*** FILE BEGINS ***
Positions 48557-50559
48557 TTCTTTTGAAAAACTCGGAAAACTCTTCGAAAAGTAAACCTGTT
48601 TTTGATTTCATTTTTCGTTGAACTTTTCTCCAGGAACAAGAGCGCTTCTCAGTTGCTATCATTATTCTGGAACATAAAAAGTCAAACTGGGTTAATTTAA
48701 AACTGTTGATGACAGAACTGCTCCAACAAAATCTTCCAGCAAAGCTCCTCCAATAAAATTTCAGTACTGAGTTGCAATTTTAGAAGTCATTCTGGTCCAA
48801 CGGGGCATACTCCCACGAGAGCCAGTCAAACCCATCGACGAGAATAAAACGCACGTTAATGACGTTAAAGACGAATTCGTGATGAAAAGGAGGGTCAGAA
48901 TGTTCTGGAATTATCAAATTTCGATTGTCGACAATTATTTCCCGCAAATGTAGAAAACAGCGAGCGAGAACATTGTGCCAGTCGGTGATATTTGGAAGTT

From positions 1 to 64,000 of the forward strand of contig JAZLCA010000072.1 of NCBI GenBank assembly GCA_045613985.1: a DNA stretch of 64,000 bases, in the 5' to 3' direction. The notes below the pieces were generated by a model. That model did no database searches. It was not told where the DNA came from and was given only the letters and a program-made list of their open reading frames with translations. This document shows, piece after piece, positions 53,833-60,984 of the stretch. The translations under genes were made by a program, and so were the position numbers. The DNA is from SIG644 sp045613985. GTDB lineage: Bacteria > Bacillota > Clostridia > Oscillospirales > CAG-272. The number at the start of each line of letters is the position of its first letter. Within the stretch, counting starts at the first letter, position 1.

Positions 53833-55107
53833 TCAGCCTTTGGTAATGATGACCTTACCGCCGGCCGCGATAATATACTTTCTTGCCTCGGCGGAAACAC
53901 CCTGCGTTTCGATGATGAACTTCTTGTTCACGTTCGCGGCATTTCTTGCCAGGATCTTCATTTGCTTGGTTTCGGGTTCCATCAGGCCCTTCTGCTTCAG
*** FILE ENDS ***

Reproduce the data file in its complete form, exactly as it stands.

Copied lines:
Positions 48557-50559
48557 TTCTTTTGAAAAACTCGGAAAACTCTTCGAAAAGTAAACCTGTT
48601 TTTGATTTCATTTTTCGTTGAACTTTTCTCCAGGAACAAGAGCGCTTCTCAGTTGCTATCATTATTCTGGAACATAAAAAGTCAAACTGGGTTAATTTAA
48701 AACTGTTGATGACAGAACTGCTCCAACAAAATCTTCCAGCAAAGCTCCTCCAATAAAATTTCAGTACTGAGTTGCAATTTTAGAAGTCATTCTGGTCCAA
48801 CGGGGCATACTCCCACGAGAGCCAGTCAAACCCATCGACGAGAATAAAACGCACGTTAATGACGTTAAAGACGAATTCGTGATGAAAAGGAGGGTCAGAA
48901 TGTTCTGGAATTATCAAATTTCGATTGTCGACAATTATTTCCCGCAAATGTAGAAAACAGCGAGCGAGAACATTGTGCCAGTCGGTGATATTTGGAAGTT

From positions 1 to 64,000 of the forward strand of contig JAZLCA010000072.1 of NCBI GenBank assembly GCA_045613985.1: a DNA stretch of 64,000 bases, in the 5' to 3' direction. The notes below the pieces were generated by a model. That model did no database searches. It was not told where the DNA came from and was given only the letters and a program-made list of their open reading frames with translations. This document shows, piece after piece, positions 53,833-60,984 of the stretch. The translations under genes were made by a program, and so were the position numbers. The DNA is from SIG644 sp045613985. GTDB lineage: Bacteria > Bacillota > Clostridia > Oscillospirales > CAG-272. The number at the start of each line of letters is the position of its first letter. Within the stretch, counting starts at the first letter, position 1.

Positions 53833-55107
53833 TCAGCCTTTGGTAATGATGACCTTACCGCCGGCCGCGATAATATACTTTCTTGCCTCGGCGGAAACAC
53901 CCTGCGTTTCGATGATGAACTTCTTGTTCACGTTCGCGGCATTTCTTGCCAGGATCTTCATTTGCTTGGTTTCGGGTTCCATCAGGCCCTTCTGCTTCAG